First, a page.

LITTLE ROCK, Ark. — President Barack Obama's health care overhaul has never been popular in Arkansas, a state where even most Democrats regard the law as politically toxic.
But with a quarter of the state's working-age population uninsured, a governor who once said he would have voted against the law now wants to use it to widen government-funded coverage to thousands of additional families. And he's relying on the move to help prevent a Republican takeover of the state Legislature for the first time since Reconstruction.
Gov. Mike Beebe, the first Southern governor to back the law's expansion of Medicaid, has become an unlikely advocate for a central part of the overhaul that would expand Medicaid, a position made easier by the fact that he's not seeking re-election.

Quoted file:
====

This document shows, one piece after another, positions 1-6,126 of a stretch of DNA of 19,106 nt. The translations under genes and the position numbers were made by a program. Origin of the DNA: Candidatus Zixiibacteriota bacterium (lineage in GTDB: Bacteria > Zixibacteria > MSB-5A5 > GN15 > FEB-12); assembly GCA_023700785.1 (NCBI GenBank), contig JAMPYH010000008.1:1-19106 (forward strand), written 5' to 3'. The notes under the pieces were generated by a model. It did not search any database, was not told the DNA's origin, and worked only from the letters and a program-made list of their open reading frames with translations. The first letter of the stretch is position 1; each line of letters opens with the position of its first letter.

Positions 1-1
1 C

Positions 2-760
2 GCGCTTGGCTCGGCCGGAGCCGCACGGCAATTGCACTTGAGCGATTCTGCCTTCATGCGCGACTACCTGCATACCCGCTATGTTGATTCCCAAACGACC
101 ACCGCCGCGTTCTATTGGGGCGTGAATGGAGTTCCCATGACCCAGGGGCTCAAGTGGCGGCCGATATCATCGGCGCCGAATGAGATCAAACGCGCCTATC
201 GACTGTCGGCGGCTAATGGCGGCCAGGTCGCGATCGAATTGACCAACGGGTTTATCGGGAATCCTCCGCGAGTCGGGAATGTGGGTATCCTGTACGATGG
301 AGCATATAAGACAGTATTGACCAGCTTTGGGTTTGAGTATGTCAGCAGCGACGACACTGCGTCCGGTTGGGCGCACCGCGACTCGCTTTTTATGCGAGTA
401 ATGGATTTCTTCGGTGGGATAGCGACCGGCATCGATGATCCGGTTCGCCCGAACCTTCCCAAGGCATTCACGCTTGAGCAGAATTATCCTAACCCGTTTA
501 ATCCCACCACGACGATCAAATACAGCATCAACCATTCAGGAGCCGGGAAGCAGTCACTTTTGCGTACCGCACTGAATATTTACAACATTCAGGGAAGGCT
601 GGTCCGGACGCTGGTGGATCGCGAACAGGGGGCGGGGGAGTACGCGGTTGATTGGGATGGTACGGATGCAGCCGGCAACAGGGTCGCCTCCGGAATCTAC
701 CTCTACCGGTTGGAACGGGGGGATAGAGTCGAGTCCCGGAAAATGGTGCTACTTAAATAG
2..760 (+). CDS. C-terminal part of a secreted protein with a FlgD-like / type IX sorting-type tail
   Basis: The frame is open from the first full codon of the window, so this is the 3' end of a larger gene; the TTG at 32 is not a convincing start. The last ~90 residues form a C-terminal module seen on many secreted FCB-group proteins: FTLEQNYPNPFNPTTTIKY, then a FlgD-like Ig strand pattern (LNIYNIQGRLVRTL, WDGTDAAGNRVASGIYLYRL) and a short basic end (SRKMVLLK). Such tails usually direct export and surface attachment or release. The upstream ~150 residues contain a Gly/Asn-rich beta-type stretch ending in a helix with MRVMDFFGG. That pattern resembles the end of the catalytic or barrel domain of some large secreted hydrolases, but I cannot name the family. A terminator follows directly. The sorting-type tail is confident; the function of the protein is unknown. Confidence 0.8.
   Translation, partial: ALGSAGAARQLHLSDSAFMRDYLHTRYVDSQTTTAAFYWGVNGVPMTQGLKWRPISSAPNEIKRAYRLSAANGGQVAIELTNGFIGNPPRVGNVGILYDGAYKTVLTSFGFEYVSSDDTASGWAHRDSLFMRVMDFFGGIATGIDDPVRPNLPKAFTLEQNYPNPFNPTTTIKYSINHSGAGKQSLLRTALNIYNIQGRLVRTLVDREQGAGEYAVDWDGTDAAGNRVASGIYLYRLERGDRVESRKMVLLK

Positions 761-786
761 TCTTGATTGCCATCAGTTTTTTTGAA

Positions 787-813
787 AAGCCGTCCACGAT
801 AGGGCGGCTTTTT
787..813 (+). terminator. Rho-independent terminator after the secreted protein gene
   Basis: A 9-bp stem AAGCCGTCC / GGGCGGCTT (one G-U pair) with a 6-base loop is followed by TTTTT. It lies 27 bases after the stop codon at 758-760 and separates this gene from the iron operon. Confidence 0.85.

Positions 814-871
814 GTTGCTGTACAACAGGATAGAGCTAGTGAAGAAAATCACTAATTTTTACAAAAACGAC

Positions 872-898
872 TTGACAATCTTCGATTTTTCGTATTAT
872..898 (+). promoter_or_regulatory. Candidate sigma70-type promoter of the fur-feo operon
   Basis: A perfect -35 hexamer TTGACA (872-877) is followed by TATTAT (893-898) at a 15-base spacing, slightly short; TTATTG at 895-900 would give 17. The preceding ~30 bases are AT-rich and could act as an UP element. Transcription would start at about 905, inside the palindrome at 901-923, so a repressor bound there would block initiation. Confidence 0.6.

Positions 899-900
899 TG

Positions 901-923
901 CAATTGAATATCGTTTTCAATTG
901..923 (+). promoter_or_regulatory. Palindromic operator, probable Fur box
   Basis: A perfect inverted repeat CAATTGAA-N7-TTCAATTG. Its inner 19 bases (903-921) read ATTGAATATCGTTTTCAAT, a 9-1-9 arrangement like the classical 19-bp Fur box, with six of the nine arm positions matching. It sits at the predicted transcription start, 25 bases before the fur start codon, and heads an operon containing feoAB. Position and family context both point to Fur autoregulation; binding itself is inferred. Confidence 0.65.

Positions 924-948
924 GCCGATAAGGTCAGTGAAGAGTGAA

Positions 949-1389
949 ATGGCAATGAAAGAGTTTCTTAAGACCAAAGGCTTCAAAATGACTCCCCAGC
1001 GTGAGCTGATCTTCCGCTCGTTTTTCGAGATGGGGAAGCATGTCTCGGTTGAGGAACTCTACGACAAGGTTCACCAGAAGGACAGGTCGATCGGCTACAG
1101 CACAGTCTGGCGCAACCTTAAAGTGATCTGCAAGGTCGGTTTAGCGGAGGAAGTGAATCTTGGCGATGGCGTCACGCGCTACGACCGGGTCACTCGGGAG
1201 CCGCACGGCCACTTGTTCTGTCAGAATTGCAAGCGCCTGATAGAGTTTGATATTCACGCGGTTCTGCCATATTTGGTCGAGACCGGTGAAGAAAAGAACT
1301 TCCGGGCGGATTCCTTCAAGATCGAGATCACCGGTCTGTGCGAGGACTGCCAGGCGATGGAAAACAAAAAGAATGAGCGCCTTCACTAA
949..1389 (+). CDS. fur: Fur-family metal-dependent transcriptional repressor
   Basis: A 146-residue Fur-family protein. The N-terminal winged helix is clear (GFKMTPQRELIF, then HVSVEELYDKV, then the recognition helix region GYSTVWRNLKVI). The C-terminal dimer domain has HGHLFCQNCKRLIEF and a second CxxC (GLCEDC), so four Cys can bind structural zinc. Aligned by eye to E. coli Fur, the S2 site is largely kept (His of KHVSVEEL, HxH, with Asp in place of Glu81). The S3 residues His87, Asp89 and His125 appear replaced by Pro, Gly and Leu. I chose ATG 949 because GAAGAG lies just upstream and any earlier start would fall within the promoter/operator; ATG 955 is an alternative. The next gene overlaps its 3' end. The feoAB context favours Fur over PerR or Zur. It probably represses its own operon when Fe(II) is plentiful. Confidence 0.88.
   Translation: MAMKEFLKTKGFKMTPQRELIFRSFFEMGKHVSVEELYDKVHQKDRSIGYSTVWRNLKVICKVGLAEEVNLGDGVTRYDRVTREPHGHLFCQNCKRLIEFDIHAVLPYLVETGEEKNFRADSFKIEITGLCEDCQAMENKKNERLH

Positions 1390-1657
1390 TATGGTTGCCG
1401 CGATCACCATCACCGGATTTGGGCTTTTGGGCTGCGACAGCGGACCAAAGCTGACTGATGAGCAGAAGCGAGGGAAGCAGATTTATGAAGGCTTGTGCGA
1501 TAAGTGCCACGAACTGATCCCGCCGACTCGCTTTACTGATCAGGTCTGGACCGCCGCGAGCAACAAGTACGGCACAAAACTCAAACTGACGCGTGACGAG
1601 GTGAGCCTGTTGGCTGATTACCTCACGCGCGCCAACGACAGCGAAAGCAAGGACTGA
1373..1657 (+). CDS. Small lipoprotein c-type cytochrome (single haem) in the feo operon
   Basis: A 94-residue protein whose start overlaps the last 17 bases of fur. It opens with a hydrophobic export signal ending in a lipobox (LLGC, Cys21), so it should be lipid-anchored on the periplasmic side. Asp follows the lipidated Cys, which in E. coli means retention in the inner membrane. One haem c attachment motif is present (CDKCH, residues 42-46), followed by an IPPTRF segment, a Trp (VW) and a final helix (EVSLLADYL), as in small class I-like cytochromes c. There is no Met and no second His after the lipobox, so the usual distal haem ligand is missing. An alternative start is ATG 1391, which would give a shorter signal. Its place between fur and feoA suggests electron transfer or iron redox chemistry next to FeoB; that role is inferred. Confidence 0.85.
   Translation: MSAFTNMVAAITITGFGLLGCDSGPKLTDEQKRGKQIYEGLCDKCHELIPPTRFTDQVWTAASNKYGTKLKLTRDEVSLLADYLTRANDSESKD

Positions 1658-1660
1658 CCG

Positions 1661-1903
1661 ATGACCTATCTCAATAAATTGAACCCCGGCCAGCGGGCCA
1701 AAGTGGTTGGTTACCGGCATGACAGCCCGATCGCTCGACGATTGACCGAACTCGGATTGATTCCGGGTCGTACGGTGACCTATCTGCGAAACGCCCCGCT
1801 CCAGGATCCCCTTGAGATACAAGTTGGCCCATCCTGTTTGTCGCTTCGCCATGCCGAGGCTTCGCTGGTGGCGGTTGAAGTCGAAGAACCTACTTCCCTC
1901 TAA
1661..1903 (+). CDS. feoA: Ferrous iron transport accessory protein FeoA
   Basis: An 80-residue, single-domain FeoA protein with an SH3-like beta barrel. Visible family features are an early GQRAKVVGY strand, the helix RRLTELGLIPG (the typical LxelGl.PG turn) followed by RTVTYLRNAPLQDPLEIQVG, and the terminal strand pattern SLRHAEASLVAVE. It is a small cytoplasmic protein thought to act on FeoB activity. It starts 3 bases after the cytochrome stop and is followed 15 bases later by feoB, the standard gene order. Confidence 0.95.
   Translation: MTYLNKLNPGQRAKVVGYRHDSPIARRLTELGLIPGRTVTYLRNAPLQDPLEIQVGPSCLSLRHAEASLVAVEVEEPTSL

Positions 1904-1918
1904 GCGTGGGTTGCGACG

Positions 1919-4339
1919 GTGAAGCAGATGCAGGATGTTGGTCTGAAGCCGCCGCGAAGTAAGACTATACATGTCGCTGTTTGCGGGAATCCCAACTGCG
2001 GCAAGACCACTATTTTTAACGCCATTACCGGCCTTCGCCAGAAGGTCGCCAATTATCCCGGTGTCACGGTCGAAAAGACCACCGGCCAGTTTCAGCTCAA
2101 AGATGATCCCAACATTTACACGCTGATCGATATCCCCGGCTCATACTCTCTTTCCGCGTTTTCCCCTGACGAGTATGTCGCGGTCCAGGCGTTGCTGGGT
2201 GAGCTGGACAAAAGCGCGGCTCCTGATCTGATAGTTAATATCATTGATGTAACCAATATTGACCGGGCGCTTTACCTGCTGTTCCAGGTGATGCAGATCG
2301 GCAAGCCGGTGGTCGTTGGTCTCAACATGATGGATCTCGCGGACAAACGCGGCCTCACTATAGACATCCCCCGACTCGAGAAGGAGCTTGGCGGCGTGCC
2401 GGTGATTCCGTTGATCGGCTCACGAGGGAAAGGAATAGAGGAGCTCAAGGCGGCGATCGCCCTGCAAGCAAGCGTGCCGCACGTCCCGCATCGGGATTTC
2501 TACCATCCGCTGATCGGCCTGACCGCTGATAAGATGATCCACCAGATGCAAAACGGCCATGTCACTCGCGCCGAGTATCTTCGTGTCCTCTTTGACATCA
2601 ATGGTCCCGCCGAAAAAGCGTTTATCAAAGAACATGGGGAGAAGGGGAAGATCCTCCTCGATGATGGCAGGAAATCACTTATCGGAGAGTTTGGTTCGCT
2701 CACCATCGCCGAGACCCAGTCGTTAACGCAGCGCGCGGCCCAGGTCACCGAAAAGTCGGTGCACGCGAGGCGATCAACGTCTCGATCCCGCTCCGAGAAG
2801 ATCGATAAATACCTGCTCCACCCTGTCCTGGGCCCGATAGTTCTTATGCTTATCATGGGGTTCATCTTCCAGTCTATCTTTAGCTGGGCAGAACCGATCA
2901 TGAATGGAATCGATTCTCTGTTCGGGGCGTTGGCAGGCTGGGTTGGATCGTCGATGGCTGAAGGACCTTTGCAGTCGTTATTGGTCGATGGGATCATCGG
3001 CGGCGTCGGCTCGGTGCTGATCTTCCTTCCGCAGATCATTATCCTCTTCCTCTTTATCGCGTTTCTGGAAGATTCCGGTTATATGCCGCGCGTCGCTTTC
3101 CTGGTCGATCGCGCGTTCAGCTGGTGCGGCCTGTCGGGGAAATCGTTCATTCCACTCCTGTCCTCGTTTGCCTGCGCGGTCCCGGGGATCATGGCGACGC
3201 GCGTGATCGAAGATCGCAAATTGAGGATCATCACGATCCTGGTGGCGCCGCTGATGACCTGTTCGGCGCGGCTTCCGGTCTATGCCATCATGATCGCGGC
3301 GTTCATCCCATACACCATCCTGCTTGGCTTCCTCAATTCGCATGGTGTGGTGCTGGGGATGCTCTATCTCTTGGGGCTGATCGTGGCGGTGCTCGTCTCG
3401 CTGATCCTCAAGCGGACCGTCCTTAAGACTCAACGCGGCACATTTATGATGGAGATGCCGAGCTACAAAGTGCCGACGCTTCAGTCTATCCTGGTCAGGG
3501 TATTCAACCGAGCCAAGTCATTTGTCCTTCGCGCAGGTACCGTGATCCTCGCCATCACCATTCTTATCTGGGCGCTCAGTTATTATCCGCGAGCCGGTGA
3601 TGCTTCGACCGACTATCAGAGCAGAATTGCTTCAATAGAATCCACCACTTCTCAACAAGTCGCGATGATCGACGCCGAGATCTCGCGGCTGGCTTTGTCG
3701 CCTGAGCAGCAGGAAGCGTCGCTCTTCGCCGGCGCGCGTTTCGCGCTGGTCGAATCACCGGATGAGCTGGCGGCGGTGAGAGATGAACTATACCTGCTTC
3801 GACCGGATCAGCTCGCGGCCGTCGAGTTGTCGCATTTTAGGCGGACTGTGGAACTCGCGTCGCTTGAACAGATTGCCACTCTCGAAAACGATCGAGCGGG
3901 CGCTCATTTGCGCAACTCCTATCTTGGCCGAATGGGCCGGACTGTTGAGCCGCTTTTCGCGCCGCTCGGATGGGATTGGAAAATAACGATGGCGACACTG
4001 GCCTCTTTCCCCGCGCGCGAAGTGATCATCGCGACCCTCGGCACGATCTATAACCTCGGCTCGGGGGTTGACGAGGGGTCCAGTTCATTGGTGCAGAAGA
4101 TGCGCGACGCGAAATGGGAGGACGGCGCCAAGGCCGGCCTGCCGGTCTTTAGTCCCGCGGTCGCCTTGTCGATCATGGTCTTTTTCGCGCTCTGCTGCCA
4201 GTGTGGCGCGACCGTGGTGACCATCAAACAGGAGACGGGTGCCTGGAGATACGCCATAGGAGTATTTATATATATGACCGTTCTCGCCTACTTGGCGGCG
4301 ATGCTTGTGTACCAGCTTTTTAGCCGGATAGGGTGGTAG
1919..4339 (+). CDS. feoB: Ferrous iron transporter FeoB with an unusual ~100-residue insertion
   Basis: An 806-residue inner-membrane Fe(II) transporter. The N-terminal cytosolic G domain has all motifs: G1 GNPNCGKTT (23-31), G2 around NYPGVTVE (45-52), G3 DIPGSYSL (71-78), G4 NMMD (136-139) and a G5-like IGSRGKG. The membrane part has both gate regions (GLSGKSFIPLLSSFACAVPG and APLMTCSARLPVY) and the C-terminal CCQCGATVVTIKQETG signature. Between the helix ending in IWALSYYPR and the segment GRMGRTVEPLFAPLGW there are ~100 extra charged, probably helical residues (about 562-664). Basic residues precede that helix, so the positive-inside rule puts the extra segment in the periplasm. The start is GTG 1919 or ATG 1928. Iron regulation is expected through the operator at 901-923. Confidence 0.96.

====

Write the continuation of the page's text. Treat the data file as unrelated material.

“I think it's good for our people because it's helping folks that don't have insurance now that are working their tails off,” said Beebe, who is barred by term limits from running again. “They're not sitting on a couch somewhere asking for something.”
Two years ago, as the health care debate raged in Washington, Beebe said he wanted the president to focus more on the economy and even declared that he would not have voted for the bill if he were in Congress.
But it passed, and federal officials assured Beebe that the state could drop the expanded Medicaid coverage later if it wanted to. That's when the governor announced his support.
Beebe and other Arkansas Democrats are counting on voters to feel the same way. They say the benefits of a government program that helps so much of the state's population should outweigh any animosity toward the president.